Blood Donation Basics
15 Sep 2021
What Is the Most Common Blood Type?
Before we reveal the most common blood type, let’s explore some fascinating facts about blood.
When it comes to blood types, seeing the words “antigen” and “Rh factor” probably take you back to high school biology, but how’s an average Joe or Jane supposed to make sense of all this science-y stuff?
Let’s break it down. Blood types are determined by two things: Yup, you guessed it, antigens and the mysterious Rh factor. (Knowing your Rh factor is especially important during pregnancy, by the way. Learn why.)
Antigens are surface proteins found on red blood cells. But the plot thickens, because next comes the Rh factor — short for rhesus, in case you were wondering. If your blood has the Rh factor, you’re Rh positive; if your blood lacks the Rh factor, you’re Rh negative. Pretty easy, right? Coupled with humans’ collective knowledge of antigens, this has allowed scientists to classify blood groups as one of eight types for over a century:
- Type A+
- Type A-
- Type B+
- Type B-
- Type AB+
- Type AB-
- Type O+
- Type O-
The most common of these eight is O-positive, found in roughly 40% of the U.S. blood donor population. Type O-positive blood can be given to a patient with any positive blood type, and is also considered the most needed blood type around. That means it can be given to over 85% of patients who need a blood transfusion. Type O-positive is the second most transfused blood type among hospital patients, making it a pretty powerful tool for saving lives!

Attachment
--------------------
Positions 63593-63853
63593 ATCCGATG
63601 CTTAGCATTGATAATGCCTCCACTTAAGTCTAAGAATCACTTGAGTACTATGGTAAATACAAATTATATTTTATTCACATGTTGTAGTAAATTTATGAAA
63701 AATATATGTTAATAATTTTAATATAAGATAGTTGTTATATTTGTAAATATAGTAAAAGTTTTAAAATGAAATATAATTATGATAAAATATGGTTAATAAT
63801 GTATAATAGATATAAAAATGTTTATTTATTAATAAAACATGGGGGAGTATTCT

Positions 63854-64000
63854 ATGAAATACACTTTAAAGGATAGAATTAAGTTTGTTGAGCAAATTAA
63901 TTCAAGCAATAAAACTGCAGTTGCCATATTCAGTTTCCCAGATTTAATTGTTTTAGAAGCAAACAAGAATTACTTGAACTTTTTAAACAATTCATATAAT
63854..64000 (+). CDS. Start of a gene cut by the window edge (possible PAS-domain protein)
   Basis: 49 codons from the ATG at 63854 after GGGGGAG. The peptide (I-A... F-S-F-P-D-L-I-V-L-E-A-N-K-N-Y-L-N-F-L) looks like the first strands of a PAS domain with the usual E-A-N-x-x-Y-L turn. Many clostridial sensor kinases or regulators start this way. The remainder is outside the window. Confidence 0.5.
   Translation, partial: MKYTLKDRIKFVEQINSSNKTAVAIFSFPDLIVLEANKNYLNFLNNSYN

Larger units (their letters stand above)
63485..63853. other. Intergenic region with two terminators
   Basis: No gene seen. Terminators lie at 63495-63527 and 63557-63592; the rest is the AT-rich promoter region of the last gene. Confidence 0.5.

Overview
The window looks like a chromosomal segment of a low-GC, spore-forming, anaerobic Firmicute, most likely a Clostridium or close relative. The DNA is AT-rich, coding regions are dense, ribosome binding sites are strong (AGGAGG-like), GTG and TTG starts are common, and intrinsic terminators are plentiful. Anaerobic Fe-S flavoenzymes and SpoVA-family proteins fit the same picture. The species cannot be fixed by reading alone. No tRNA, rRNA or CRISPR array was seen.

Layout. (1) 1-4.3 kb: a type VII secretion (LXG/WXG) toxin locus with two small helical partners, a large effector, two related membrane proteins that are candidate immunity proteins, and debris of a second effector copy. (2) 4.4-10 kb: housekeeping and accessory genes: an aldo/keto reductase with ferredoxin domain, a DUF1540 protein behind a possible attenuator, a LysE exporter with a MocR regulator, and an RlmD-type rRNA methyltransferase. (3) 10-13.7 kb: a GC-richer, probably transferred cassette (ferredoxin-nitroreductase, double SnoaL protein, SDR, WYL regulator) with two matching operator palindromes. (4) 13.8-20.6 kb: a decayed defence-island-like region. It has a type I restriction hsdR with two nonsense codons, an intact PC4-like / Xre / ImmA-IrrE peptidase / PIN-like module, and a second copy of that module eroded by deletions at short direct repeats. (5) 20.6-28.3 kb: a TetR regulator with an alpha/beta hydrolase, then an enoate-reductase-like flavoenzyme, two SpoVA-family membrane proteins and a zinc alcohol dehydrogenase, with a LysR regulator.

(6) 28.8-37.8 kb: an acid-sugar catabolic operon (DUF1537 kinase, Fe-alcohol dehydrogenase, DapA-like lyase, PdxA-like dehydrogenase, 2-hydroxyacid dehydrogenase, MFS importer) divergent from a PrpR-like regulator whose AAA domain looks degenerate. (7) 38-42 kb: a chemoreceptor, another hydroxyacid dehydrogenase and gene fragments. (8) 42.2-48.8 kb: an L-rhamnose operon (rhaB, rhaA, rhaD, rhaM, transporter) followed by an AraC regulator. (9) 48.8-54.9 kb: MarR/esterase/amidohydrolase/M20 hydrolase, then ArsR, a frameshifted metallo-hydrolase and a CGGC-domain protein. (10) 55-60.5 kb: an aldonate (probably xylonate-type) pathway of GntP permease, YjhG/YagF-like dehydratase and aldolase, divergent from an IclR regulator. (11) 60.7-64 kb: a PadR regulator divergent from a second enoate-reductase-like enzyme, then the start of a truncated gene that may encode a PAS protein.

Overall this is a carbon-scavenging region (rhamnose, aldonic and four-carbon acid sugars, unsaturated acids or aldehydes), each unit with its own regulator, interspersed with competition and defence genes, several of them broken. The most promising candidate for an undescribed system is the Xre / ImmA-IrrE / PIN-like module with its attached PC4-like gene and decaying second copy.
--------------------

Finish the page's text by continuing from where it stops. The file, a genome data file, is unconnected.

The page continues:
Something to keep in mind: Platelet donations work a little differently than a traditional whole blood donation and can help patients regardless of what blood type you have. When you show up to donate, a special machine removes your platelets and returns the other blood components (plasma, red cells and white cells) back to you, safely and comfortably. Find out more about platelet donations and why they’re so important.
What’s this “universal blood type” business I keep hearing about?
Whenever someone says “universal blood type,” they’re referring to type O-negative.
Interestingly, what makes this blood type special isn’t what it has, but what it doesn’t — O-negative is the only blood type without antigens or Rh factor, which allows it to be safely transfused to any person — even when a patient’s blood type is unknown. And now you know how O-negative got its cool nickname.
Doctors always reach for this blood type first during life-threatening medical emergencies, especially when the matching blood type isn’t readily available. There’s simply no better option.
Why can’t doctors just give patients whatever blood type they have on hand to save time?
This would not end well for anyone. Our immune system is made up of fierce warriors that defend our bodies against the forces of evil (bad bacteria and viruses, mostly). If someone were to receive an incompatible blood type, their body would flag the antigen as a potential threat and attempt to destroy it. Think of it like a civil war breaking out inside your body. This could be potentially fatal, and while it’s a scary hypothetical, hospital staff are well-trained to prevent such a scenario from happening.
How can I help patients when I don’t even know my own blood type?
Don’t worry — the two aren’t mutually exclusive. If you don’t know your blood type, not only can you still donate blood, you’ll find out after you donate. Just make an appointment, show up and ask your donor care specialist. It’s that easy!
One in every 7 people entering a hospital will need blood, and patients need you now.
Start saving lives by scheduling your blood donation today.